'Still work to be done to understand proposed changes to supported housing.'
As we respond to two government consultations on supported housing, senior policy and practice officer Sarah Davis explores the implications of proposed changes.
We have now had the opportunity to respond to two government consultations – on a sheltered rent and on funding for short-term services – but what should these funding frameworks look like in the future?
CIH’s biggest concern is around the proposals for short-term services. The proposed definition for short-term services is too wide; there should be a distinction between crisis/ emergency accommodation, and schemes which help people to address issues and eventually move on into a more settled and long-term home.
The very short-term stays in emergency accommodation don’t fit with Universal Credit; people often move on before any assessment and payment can be made. A separate funding arrangement for these will provide more flexibility. But for some schemes, such as refuges for women fleeing domestic abuse, a national funding framework would provide greater assurance that schemes will continue (as Women’s Aid has argued).
It is very different for supported housing that helps people to get ready for independent living, where they can stay for up to two years. That timescale gives them time to apply for and receive universal credit/housing benefit. This type of supported housing is intended to help people to (re)gain skills such as managing their tenancy, budgeting and paying the rent – and being able to demonstrate to future landlords that they can do this well is vital to help them find and move on to a longer term home, whether social or private rent.
We have also argued that councils with statutory homeless duties are best placed to manage the local funding pot, now that it won’t include top up payments for older and disabled people in long-term supported schemes, and especially with the new duties that these councils have to prevent homelessness under the Homelessness Reduction Act. There should be the same requirement to involve counties and other statutory partners in assessing needs, drawing up plans and agreeing funding as proposed in the national statement of expectations, although this still needs greater clarity on how and when government will monitor and step in where local partners aren’t meeting needs.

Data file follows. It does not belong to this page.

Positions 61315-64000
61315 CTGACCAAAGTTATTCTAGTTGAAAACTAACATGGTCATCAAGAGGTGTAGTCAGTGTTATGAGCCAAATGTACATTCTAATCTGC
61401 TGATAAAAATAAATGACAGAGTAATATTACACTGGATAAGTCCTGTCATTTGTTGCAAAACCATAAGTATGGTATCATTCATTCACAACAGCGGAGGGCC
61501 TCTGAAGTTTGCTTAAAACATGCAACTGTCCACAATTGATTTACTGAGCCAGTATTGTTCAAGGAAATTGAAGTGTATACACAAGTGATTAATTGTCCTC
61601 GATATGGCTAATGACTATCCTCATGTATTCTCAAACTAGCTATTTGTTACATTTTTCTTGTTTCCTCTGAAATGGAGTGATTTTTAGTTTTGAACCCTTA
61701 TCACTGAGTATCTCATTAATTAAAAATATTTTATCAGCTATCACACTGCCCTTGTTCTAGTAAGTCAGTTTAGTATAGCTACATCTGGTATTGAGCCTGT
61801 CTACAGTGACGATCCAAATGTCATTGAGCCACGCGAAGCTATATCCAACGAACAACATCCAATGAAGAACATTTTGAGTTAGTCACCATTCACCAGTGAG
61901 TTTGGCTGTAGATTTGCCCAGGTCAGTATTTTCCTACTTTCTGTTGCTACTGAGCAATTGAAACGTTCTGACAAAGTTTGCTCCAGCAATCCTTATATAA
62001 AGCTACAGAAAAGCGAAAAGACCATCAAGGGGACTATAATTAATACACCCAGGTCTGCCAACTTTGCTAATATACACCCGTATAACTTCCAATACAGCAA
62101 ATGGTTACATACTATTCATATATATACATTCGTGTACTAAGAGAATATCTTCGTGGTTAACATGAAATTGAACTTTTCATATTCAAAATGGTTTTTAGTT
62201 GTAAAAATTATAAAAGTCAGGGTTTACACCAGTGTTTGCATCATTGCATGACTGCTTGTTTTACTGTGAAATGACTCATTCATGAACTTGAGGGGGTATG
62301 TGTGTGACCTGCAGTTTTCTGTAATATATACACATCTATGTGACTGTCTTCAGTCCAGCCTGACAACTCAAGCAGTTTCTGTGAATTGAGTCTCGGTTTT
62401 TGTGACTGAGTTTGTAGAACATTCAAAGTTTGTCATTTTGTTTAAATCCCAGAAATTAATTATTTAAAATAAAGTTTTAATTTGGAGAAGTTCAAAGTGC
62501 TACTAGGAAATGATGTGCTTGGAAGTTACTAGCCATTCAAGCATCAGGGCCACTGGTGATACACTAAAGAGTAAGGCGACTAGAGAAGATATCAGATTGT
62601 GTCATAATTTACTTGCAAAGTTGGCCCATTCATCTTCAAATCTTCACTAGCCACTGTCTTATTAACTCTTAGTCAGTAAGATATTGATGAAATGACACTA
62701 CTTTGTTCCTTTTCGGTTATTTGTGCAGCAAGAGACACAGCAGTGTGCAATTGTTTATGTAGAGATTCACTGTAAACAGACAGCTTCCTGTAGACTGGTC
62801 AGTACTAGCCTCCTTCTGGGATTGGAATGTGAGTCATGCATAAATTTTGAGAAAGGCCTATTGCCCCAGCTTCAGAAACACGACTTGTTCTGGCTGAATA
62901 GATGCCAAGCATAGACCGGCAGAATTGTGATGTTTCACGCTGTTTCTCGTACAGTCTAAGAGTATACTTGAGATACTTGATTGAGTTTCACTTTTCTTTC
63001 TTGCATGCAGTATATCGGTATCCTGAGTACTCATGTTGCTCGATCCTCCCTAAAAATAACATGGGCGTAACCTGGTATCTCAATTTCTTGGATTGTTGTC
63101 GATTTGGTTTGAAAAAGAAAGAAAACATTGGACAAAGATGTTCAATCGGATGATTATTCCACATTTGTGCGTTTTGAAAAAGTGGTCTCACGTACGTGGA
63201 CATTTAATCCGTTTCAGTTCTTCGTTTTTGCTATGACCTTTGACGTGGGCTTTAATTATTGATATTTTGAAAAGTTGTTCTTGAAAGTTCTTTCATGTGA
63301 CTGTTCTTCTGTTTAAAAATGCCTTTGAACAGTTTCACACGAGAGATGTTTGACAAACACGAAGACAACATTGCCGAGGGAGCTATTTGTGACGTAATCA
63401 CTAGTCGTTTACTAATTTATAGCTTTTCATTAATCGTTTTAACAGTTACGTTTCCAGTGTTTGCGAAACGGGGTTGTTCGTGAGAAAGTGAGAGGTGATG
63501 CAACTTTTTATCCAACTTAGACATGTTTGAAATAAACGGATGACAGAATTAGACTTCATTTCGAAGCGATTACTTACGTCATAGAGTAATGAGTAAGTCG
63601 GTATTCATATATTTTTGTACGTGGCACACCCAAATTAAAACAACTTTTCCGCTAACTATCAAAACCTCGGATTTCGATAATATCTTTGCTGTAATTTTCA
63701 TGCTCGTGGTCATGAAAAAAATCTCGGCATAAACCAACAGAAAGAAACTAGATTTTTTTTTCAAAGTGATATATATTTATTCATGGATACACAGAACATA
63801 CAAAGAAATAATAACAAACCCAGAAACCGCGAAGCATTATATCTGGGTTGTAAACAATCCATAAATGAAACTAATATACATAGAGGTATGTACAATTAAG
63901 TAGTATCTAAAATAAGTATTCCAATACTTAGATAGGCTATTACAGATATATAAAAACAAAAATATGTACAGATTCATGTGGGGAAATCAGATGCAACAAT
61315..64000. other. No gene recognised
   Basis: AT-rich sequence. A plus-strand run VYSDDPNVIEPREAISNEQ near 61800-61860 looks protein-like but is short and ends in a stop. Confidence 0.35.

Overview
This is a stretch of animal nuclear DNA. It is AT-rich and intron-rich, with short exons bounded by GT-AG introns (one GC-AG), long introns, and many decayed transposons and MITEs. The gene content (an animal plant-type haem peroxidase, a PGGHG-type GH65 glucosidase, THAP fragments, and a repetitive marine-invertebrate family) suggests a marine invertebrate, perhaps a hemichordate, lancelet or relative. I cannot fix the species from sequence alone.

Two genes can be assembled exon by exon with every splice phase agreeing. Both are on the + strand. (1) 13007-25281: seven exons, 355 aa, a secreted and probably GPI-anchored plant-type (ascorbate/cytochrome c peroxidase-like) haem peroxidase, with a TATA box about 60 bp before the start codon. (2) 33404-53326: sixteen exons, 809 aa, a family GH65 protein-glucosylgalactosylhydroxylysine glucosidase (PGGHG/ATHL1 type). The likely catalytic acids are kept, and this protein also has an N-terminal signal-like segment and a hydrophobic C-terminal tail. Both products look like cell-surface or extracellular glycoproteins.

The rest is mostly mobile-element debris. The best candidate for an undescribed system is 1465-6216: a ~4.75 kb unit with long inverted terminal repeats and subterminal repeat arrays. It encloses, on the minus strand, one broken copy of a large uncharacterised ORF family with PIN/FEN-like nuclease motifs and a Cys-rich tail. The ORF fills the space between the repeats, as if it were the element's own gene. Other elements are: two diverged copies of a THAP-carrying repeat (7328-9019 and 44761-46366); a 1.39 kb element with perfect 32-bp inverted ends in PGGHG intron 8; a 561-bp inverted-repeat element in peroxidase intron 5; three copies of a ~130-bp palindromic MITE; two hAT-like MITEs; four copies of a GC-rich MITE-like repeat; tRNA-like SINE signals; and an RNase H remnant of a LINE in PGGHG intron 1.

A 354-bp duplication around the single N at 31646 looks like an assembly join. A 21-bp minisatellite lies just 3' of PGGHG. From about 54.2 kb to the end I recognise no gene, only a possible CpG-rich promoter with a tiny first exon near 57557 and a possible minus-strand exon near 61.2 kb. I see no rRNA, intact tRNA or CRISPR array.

So what about the proposed new 'sheltered rent'? How well will it work to make sure that the sector has confidence to build the new homes for our growing ageing population? That will all depend on how flexible the new allowance and any banding system will be, to cover the diversity in both sheltered and extra care provision, and there is still a need for more detail on this for the sector to model potential impacts.
There is a risk that in high-value markets, where the formula rent will be higher, there will be less scope to manage the service charge and any unexpected costs that can arise. A lot will depend on how much flexibility the regulator will have to manage this in discussion and agreement with providers.
And given the numbers of older people, with new and challenging aspirations of what they want from their housing, the regulated rent needs also to enable commissioners, providers and residents to shape changes in sheltered and extra care housing and the services it delivers in the future. There is still more work to be done on this to understand what the impact of the ‘sheltered rent’ will be in the long term.
Sarah Davis is senior policy and practice officer at the Chartered Institute of Housing.
- Read the full CIH response to both consultations, which are available here